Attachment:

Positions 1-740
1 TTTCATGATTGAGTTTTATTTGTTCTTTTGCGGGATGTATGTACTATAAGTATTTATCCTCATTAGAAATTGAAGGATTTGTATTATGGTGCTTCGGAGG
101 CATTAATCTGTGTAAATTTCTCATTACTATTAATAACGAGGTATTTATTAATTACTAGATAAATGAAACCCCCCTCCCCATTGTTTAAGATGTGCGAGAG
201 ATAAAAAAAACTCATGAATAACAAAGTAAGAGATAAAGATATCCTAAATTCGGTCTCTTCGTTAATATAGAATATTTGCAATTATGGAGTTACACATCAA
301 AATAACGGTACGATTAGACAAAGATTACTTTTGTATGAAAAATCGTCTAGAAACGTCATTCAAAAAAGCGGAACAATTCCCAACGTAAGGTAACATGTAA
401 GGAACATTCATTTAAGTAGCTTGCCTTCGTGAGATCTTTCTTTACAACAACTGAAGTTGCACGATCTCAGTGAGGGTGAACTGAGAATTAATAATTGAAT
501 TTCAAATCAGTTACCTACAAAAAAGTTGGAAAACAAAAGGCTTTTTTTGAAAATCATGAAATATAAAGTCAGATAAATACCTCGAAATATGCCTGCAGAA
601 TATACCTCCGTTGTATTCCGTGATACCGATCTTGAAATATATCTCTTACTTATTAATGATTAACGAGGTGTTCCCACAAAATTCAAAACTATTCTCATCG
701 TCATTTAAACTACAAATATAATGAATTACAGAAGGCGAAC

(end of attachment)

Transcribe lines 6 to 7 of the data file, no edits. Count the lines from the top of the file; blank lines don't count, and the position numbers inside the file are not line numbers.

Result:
401 GGAACATTCATTTAAGTAGCTTGCCTTCGTGAGATCTTTCTTTACAACAACTGAAGTTGCACGATCTCAGTGAGGGTGAACTGAGAATTAATAATTGAAT
501 TTCAAATCAGTTACCTACAAAAAAGTTGGAAAACAAAAGGCTTTTTTTGAAAATCATGAAATATAAAGTCAGATAAATACCTCGAAATATGCCTGCAGAA